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(Alleged) mechanism by which red meat -> hypertension?

Answered on August 19, 2014
Created March 17, 2011 at 5:29 PM

As you are probably well aware, the conventional wisdom is that for people with high blood pressure, avoiding red meat is a good thing. This seems to be based largely on observational studies that show a correlation with "red meat" and hypertension.

(Yes, some of these studies are probably dubious because they fail to distinguish between real meat and processed meat products... but let that go for now.)

What is the (alleged) mechanism by which red meat intake would contribute to hypertension? For clarity, I guess my question is really two-fold:

1. What are the alleged mechanisms (in the conventional medical literature) by which red meat contributes to or causes hypertension?

2. Is there any truth to this hypothesis? We all know not to trust observational studies to establish cause and effect, but they are useful for generating hypotheses. Has anybody tested the "red meat and hypertension" link and found suggestive causal evidence, either pro or con?

5edbf85deaf83e13b176df023abb154d

(1293)

on March 17, 2011
at 08:12 PM

My BP has gone up since starting paleo from vegan BUT my iron tests all indicate iron levels well within normal ranges. As a vegan, my iron had dropped too low.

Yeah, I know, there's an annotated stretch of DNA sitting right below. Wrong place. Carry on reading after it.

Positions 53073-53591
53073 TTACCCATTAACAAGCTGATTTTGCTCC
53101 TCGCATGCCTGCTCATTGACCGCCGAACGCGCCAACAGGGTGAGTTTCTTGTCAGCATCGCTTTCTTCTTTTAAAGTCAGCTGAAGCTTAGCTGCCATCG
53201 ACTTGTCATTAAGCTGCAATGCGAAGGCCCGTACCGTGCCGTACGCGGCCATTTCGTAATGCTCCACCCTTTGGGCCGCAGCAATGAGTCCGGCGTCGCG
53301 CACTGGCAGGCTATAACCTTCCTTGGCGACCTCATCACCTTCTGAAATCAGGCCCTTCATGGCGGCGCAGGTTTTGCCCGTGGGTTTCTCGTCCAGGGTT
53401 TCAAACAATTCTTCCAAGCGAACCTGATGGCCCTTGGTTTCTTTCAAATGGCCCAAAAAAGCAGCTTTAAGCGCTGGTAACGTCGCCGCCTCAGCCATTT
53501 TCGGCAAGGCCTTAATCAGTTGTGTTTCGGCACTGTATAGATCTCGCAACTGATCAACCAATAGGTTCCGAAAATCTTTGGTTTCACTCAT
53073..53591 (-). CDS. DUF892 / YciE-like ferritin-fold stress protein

77732bf6bf2b8a360f523ef87c3b7523

(6157)

on March 17, 2011
at 07:54 PM

By that I mean... what is the mechanism by which heme iron allegedly contributes to hypertension?

77732bf6bf2b8a360f523ef87c3b7523

(6157)

on March 17, 2011
at 07:50 PM

I'm not interested in any association studies. I am interested in mechanisms that have been tested.

7767e05a8c4504f6be03f13ee40815cd

(1299)

on March 17, 2011
at 06:58 PM

When BP was higher over winter break, I consumed slightly more sugar and occasional sushi, but significantly more dairy and significantly less fatty meat than I do now. I had been very low on sugar and sushi before, though, without the drop in BP - so I'm pretty sure it was the cheese and/or the meat.

7767e05a8c4504f6be03f13ee40815cd

(1299)

on March 17, 2011
at 06:56 PM

When BP was higher, I consumed slightly more sugar and occasional sushi, but significantly more dairy and significantly less fatty meat.

77732bf6bf2b8a360f523ef87c3b7523

(6157)

on March 17, 2011
at 06:51 PM

Did consuming more fatty red meat coincide with eating less fruit or sugar or grains?

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4 Answers

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Medium avatar

on March 17, 2011
at 05:40 PM

I would wager that the idea is that a diet high in purines would result in high levels of serum urates that would increase the risk of hypertension.

It's kind of silly, since fructose is a far more potent cause of hyperuricemia, and in any case it can be addressed with an increased ascorbate intake, which increases urate excretion.

Evidence doesn't really support it: http://www.ajcn.org/content/83/4/780.full

1
Medium avatar

(12379)

on March 17, 2011
at 05:40 PM